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Exam Stress: Management and Support

Pop quiz! Think back to your school days – were you the kid who dreaded these words? Or did you get excited at the prospect of testing out your skills and knowledge? Students have many different experiences with exams. Whether our children struggle or thrive academically, peak testing times can be very stressful. Between state exams in April and end-of-year finals, we want to be able to support our kiddos and relieve some of the pressure. Read on to learn all about stress: why it happens, how it affects our wellbeing, and what we can do to cope and support each other during difficult times.

What is Stress?

Stress is a complex phenomenon that shapes how we respond and adapt to our environments. It’s actually an important part of evolution and is meant to help us persevere through challenging conditions. For instance, the “fight or flight” response, a common stress reaction, enables us to react quickly to potential threats, enhancing our chances of survival. But we all know that getting chased by a bear and taking a surprise test are two very different scenarios, so can we best harness our bodily reactions and take control of our situations? Understanding the experience is the first step.

The experience of stress is highly subjective, influenced by individual perceptions and interpretations of the world around us. Stressful events can have a tendency to amplify pre-existing perceptions, reinforcing what we already believe to be true rather than fostering opportunities for new adaptation. For example, a child who thinks that they are bad at math and has an upcoming math exam is likely stressed out, and that stress may be solidifying their negative self-assessment and impacting their performance long before they get a grade back.

In essence, stress is a relationship between our internal thoughts, external circumstances, and emotional responses; it profoundly affects our well-being and ability to cope with life’s challenges.

What DOESN’T Help

There is a lot of stress-management guidance out there, but a lot of it is focused on the physical ways we experience stress, not the cognitive: go on a walk, eat a healthy meal, meditate, etc. Sure, these actions are likely to make a stressed-out student feel good for some time, but the intrusive stressful thoughts will come back when they get back into the stressful environment.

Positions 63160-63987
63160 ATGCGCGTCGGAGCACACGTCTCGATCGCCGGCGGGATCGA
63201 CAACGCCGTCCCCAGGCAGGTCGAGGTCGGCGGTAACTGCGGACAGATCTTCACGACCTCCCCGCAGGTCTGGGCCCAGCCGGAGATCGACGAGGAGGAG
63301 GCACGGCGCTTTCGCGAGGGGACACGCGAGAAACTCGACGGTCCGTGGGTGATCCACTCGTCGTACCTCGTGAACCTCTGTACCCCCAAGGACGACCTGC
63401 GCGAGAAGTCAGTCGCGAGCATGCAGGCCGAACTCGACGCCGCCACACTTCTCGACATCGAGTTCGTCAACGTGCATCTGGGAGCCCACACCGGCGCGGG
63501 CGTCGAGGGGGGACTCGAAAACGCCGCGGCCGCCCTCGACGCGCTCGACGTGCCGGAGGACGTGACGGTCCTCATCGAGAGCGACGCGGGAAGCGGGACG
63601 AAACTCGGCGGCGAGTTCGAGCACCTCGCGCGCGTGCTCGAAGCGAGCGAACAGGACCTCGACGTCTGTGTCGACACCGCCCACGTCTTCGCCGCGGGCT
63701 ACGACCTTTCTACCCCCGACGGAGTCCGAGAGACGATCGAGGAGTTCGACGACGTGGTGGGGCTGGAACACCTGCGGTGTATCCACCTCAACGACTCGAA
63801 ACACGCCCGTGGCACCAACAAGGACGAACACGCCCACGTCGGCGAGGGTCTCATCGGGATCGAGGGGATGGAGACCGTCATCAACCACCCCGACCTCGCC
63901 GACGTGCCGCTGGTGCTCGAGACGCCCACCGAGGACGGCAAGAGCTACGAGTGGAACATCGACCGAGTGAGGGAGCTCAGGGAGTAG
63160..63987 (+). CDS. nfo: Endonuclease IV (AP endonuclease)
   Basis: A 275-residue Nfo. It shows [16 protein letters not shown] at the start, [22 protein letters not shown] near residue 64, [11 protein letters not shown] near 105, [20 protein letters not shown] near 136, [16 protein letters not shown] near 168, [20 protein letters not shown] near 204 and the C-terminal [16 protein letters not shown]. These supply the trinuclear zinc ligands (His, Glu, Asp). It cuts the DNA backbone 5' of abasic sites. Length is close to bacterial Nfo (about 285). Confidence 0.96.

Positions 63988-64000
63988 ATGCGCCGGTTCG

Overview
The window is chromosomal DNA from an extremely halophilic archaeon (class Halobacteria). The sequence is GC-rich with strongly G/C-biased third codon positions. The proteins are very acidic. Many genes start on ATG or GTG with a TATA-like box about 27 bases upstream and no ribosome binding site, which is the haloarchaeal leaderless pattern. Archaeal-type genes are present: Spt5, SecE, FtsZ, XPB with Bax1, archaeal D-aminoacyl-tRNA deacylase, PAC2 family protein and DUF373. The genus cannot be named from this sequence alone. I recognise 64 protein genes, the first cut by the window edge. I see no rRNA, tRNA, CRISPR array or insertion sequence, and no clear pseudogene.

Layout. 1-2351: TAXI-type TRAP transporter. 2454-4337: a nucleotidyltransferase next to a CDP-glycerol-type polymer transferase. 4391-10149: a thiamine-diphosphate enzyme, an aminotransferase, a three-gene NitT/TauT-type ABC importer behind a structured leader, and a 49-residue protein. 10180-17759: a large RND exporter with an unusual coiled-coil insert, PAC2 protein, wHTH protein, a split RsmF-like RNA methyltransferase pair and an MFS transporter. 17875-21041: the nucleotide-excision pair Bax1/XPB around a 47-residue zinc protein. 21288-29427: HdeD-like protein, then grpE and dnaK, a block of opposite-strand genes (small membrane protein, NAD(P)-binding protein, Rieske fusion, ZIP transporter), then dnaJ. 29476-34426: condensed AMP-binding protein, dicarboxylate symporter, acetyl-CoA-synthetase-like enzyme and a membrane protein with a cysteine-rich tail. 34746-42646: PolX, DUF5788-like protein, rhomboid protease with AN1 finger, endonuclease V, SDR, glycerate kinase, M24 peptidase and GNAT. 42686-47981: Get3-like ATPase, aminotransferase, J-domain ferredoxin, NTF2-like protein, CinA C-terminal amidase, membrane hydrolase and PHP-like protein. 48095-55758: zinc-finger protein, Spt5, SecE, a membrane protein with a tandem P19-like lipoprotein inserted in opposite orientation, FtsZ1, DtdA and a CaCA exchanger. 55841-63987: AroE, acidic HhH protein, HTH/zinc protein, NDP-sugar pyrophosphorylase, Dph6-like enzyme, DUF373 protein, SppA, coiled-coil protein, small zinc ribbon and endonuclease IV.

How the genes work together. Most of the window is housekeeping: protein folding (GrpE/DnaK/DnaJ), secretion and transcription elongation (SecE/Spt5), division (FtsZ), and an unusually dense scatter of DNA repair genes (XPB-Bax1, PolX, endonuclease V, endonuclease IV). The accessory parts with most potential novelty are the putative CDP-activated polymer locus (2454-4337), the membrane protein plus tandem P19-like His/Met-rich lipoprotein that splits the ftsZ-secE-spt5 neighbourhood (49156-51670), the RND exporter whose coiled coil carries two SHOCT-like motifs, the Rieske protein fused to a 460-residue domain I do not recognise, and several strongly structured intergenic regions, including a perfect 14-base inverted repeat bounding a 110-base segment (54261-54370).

Instead, when we’re helping our children to battle stress, we should encourage them to watch out for the following stress-inducing cognitive patterns:

All-or-nothing thinking: seeing things in extreme terms, with no middle ground.

This way of thinking can make situations seem more black-and-white than they really are. It can lead to stress because it doesn’t leave room for flexibility or compromise.

Example: “I didn’t get an A on the biology quiz last week, so I must be really bad at science and will fail this upcoming exam.”

“Should” statements: believing that things must be a certain way, often unrealistically.

This can make you feel disappointed or frustrated when things don’t go as you think they should.

Example: “I should be able to understand this without help. What’s wrong with me?”

Personalization: blaming yourself too much for things that go wrong, even if it’s not really your fault.

Example: I am a bad student because I took a week off when I was sick with the flu. This is why I’m now struggling.”

Blame: putting all the fault on someone or something else for what went wrong, without considering your own part in it.

Both personalization and blame make you more stressed out by oversimplifying complex situations and highlighting their inherent negativity.

Example: “My teacher obviously hates me, so she is not helping me understand this material enough.”

Stress Signals

Children may experience stress in different ways; do not assume that what you feel stressed about is the same for your child, or that the way you show stress is the same way they will show it. Here are some possible stress signals:

muscle pain
stomach problems
changes in appetite
difficulty sleeping
feelings of anxiety
mood swings
low self-esteem
lashing out
social withdrawal
substance abuse
nervous habits

If you think your child might be suffering from stress, start by talking to them about it in a non-judgmental way. Then, consider speaking with their pediatrician, teachers, and/or school counselor to come up with a plan of support.

If you or a family member needs behavioral and/or mental health treatment, but aren’t sure where to start, read more here or call 888-764-4161. We’re here to support!

About the Expert

janet scolaro

Janet Kahn-Scolaro, LCSWR, PhD Is the Vice President of Behavioral Health for PM Pediatric Care. Dr. Kahn-Scolaro has 30 years of experience working with families and children in crisis, as well as those managing ADHD, anxiety, and depression. She received her MSW from Hunter College School of Social Work and PhD from Adelphi University, where her research focused on engagement in child welfare.